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Back away from the bok choy, ma'am

JoNel Aleccia writes:

Eating extra veggies is a good goal, but an 88-year-old Chinese woman took the quest too far, consuming enough raw bok choy to send herself into a life-threatening, thyroid-induced coma, doctors say.

The woman showed up at a New York emergency room last summer, complaining she couldn't walk or swallow. But the real trouble, according to a report in Wednesday's New England Journal of Medicine, was that she'd been chowing down on 2 to 3 pounds of bok choy every day for several months in hopes of controlling her diabetes.

For those unfamiliar with the vegetable also known as Chinese white cabbage, that's the equivalent of eating two or three large heads a day of the stiff, leafy stalks. And the woman apparently munched them plain, without a dab of dressing or a sprinkle of salt, according to Dr. Michael Chu, a resident at the New York University School of Medicine who helped care for her.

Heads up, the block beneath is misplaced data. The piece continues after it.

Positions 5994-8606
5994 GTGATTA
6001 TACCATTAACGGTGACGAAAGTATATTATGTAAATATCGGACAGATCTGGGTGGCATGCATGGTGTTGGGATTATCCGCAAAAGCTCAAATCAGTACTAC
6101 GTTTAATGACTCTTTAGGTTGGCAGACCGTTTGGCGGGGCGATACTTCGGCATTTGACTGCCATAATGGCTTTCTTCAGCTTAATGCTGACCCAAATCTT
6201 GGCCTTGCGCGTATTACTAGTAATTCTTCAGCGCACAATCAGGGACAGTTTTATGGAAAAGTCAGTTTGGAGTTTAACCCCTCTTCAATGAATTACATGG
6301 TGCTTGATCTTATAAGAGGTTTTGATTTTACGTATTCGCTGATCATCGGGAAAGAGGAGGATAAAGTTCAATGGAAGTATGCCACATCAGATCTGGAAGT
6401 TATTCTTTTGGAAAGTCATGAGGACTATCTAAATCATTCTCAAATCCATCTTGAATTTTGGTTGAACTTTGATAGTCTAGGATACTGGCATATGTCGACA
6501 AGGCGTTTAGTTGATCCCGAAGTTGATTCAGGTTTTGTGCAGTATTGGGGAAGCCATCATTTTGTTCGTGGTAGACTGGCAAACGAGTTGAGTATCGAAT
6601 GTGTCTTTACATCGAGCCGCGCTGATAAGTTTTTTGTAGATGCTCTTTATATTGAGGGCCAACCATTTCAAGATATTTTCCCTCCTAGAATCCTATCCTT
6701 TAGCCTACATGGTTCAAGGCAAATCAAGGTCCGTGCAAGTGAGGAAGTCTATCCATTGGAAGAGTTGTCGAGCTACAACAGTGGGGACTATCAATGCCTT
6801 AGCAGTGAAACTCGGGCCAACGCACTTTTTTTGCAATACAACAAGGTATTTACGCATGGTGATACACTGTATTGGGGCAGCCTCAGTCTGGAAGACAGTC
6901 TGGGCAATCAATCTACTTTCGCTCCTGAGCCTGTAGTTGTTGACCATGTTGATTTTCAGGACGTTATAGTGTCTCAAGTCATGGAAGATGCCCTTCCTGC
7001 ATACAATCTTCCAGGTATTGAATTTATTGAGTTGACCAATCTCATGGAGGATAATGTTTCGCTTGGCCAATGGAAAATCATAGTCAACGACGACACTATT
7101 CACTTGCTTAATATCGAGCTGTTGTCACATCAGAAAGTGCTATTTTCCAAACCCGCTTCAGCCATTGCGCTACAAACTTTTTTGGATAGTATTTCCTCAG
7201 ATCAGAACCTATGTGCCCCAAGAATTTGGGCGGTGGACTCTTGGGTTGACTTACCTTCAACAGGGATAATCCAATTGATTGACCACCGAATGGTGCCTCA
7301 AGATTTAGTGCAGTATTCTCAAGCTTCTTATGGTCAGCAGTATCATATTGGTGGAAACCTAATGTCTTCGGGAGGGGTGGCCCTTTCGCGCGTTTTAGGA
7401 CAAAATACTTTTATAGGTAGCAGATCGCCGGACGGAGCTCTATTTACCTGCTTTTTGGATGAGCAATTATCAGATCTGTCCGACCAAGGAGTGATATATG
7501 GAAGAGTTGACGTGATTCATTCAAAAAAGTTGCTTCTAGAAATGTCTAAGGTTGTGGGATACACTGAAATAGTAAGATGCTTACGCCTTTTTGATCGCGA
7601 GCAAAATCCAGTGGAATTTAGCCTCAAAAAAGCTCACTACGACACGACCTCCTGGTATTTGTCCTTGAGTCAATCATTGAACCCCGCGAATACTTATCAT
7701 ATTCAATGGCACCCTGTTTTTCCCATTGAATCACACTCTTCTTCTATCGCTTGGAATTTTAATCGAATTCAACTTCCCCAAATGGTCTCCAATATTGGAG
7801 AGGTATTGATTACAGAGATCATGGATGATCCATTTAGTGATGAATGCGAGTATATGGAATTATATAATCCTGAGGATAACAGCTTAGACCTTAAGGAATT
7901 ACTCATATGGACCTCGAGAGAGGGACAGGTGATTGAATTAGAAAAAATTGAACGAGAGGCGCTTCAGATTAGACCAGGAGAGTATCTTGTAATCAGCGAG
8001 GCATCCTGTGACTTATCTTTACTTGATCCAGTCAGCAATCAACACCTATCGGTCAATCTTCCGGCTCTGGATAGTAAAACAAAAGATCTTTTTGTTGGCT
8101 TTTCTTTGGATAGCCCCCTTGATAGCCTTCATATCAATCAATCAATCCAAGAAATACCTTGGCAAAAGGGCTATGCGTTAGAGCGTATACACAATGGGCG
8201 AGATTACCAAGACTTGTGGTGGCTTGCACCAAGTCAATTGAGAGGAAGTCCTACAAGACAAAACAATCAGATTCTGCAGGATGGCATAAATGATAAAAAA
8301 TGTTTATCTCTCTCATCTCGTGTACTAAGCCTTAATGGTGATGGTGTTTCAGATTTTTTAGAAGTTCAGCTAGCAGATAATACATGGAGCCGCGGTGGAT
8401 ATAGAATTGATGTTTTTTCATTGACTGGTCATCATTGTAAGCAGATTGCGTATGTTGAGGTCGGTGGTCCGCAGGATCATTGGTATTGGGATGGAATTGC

"I am not sure if she had trouble consuming so much bok choy," Chu said. "It never came up that it was difficult to do so."

What was difficult was keeping the woman's thyroid working after the bok choy spree basically shut it down. It turns out that raw vegetables in the Brassica rapa family, which includes bok choy, release an enzyme called myrosinase, which triggers a process that puts the brakes on thyroid function.

Cooking deactivates the enzyme, but by eating so much bok choy raw, the woman sent her system into a severe form of hypothyroidism. She went into respiratory failure and then into a myxedema coma, a rare and usually deadly complication of too little thyroid hormone. 

It took massive intravenous doses of a synthetic thyroid hormone and a powerful anti-inflammatory medication to save her life, according to Chu's report. 

The case could serve as a warning to others, but Chu said he's not sure how many people would consume enough raw bok choy to put themselves in that position.

As for the woman, she recovered and was sent to live in a skilled nursing home for further care. There's no word on whether bok choy ever shows up on the menu.